On Thursday night I had a two-part dream like this. The first part was kind of a silent nightmare. I was in a subway car with my daughter M and her best friend A and we were headed to some unknown destination. The strange thing was that neither girl was talking, which I suppose is proof that I was indeed dreaming. The even stranger thing was that the subway car was actually a rollercoaster car, which I am terrified of. I was sitting between the two girls. We went around a hairpin curve at lightening speed and somehow I flipped out of the car and was hanging on to the side of the car like my life depended on it, because it did. I called out to one of the girls (who shall remain nameless) to hold onto my arm so I wouldn’t fall off and be crushed by a million tons of fast-moving steel. But it was as if she was deaf. Much like our waking relationship. Then I grew very calm. I knew I would be fine, that everything would end up okay. I hung onto the side of the car, cool as a cucumber. Fearless even. I just love how you can manipulate dreams to make them work in your favor. We arrived safely at the next subway stop and all was well. End of part one.

In part two I’m still at the subway stop. My young female travelling companions are gone. They left without a word, which made perfect sense since this was a silent movie. In the next scene, a door opens and it’s The Old Man. Finally someone speaks. He says, “Look who I brought.” He steps aside. And there’s Ma. It was a younger Ma. The one from when I was about eight or ten. She looked beautiful. I ran into her arms. We embraced. I hung onto her for dear life. Just like the rollercoaster car in part one. I could feel her. And smell her. I cried into the collar of her faux fur winter coat. I told her how happy I was to see her. And that I missed her dearly.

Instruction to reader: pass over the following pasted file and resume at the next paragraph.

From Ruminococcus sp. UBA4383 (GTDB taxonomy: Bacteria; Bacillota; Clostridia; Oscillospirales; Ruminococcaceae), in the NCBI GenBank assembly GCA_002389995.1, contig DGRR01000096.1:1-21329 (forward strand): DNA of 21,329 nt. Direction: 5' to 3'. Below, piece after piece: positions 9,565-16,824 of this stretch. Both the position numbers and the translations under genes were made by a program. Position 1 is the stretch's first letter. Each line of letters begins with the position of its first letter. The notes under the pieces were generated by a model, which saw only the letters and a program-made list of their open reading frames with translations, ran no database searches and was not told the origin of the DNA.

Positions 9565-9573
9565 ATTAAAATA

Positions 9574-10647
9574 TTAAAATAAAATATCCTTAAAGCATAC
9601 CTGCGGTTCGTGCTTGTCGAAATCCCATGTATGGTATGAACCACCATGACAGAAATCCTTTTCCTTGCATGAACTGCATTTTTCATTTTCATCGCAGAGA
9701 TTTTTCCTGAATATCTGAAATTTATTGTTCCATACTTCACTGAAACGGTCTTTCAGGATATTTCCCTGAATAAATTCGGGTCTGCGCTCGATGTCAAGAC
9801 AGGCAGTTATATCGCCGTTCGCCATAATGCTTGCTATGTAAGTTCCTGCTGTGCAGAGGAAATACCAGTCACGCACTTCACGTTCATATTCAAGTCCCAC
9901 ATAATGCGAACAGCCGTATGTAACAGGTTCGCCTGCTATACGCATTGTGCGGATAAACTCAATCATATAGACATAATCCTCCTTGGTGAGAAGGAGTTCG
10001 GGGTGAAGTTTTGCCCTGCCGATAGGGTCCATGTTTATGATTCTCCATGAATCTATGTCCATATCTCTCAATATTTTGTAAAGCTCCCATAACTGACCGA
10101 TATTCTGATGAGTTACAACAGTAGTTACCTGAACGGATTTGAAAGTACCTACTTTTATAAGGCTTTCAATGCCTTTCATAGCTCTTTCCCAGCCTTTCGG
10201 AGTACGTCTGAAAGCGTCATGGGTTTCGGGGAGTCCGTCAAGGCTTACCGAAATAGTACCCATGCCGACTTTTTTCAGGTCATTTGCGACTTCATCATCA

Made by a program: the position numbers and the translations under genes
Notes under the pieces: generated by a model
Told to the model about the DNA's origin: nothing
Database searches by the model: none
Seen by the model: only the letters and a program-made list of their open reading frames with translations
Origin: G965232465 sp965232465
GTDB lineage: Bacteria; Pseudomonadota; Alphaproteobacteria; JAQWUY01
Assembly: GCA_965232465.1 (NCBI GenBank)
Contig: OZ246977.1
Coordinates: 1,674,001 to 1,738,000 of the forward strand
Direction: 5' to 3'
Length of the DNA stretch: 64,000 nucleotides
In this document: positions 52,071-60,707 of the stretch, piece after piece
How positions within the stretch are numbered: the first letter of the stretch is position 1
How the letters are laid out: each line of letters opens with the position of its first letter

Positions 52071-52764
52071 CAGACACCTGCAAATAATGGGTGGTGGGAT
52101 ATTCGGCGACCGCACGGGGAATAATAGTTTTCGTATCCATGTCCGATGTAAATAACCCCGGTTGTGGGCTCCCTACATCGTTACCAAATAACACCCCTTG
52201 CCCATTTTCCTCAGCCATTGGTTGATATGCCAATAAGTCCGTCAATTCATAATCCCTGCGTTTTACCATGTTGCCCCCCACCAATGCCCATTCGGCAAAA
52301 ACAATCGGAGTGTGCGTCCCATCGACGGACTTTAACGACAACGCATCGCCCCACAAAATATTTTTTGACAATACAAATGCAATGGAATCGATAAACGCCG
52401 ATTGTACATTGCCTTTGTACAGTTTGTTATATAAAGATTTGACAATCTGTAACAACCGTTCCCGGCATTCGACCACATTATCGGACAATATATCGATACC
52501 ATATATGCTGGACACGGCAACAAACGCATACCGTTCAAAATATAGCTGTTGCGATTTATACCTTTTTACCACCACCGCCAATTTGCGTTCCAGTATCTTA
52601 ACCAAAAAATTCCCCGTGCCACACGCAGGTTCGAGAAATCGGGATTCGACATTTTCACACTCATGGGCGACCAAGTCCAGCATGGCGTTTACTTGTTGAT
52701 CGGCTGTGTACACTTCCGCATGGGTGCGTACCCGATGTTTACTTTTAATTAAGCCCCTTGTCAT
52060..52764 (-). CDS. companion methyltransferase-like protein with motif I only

And that was it. I woke up crying. But I wasn’t sad. I was happy to have had this moment with Ma. To be hugged by her again. No one, and I mean no one, hugs you like your mother.

This wasn’t the first time I’ve dreamt of Ma since she died 14 years ago. We’ve had “visits” before. Most of the time they are sweet and simple and far too brief. Much like our time together on earth. Sometimes we’re shopping or having lunch. But mostly we’re sitting together at the kitchen table at 204 enjoying a cup of tea and a good chat. Nothing has changed. We talk about the “daily things” that fill our days with meaning, hope and love. She still refuses to tell me why we’re here, what it’s all about, and where we go after this is all said and done.

One of the wonderful gifts of these visits, or close encounters from the other side, is that I get to have “the one mores” with her. One more kiss. One more hug. One more cup of tea. One more conversation. One more chance to say, “I love you Ma.”

Is it real? Is it just a dream? Are we living parallel lives now? Am I able to traverse from here to wherever she is? Cross borders and meet-up with her in my sleep? Slip from this reality to hers? Is this possible?

I don’t know. And I don’t care. I only know that seeing Ma on Thursday night comforted me. Brought me peace. And made me happy. I look forward to one more.